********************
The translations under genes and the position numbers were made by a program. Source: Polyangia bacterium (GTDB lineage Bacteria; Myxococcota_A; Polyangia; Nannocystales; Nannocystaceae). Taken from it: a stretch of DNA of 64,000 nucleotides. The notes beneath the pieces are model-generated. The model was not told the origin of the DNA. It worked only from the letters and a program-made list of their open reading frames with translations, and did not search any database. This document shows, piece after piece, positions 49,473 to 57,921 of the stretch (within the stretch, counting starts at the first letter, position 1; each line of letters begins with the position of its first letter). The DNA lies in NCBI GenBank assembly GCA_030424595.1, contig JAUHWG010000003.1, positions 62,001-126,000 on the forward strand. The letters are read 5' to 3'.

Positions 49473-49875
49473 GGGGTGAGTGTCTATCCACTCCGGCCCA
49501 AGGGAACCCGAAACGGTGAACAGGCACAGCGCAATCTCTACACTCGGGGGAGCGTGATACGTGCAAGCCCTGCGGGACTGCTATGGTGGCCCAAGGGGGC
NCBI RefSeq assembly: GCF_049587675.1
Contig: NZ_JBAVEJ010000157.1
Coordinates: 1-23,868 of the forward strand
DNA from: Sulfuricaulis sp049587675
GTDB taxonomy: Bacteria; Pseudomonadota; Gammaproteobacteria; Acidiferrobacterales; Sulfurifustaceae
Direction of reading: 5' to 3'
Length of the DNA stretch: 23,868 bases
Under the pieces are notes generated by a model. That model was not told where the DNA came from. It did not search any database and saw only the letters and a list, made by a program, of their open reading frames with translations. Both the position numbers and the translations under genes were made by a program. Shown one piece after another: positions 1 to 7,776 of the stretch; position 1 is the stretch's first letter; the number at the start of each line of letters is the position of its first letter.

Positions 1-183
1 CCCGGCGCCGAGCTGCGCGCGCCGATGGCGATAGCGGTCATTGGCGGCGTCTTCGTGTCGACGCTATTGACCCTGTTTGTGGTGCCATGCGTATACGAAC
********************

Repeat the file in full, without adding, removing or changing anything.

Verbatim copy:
The translations under genes and the position numbers were made by a program. Source: Polyangia bacterium (GTDB lineage Bacteria; Myxococcota_A; Polyangia; Nannocystales; Nannocystaceae). Taken from it: a stretch of DNA of 64,000 nucleotides. The notes beneath the pieces are model-generated. The model was not told the origin of the DNA. It worked only from the letters and a program-made list of their open reading frames with translations, and did not search any database. This document shows, piece after piece, positions 49,473 to 57,921 of the stretch (within the stretch, counting starts at the first letter, position 1; each line of letters begins with the position of its first letter). The DNA lies in NCBI GenBank assembly GCA_030424595.1, contig JAUHWG010000003.1, positions 62,001-126,000 on the forward strand. The letters are read 5' to 3'.

Positions 49473-49875
49473 GGGGTGAGTGTCTATCCACTCCGGCCCA
49501 AGGGAACCCGAAACGGTGAACAGGCACAGCGCAATCTCTACACTCGGGGGAGCGTGATACGTGCAAGCCCTGCGGGACTGCTATGGTGGCCCAAGGGGGC
NCBI RefSeq assembly: GCF_049587675.1
Contig: NZ_JBAVEJ010000157.1
Coordinates: 1-23,868 of the forward strand
DNA from: Sulfuricaulis sp049587675
GTDB taxonomy: Bacteria; Pseudomonadota; Gammaproteobacteria; Acidiferrobacterales; Sulfurifustaceae
Direction of reading: 5' to 3'
Length of the DNA stretch: 23,868 bases
Under the pieces are notes generated by a model. That model was not told where the DNA came from. It did not search any database and saw only the letters and a list, made by a program, of their open reading frames with translations. Both the position numbers and the translations under genes were made by a program. Shown one piece after another: positions 1 to 7,776 of the stretch; position 1 is the stretch's first letter; the number at the start of each line of letters is the position of its first letter.

Positions 1-183
1 CCCGGCGCCGAGCTGCGCGCGCCGATGGCGATAGCGGTCATTGGCGGCGTCTTCGTGTCGACGCTATTGACCCTGTTTGTGGTGCCATGCGTATACGAAC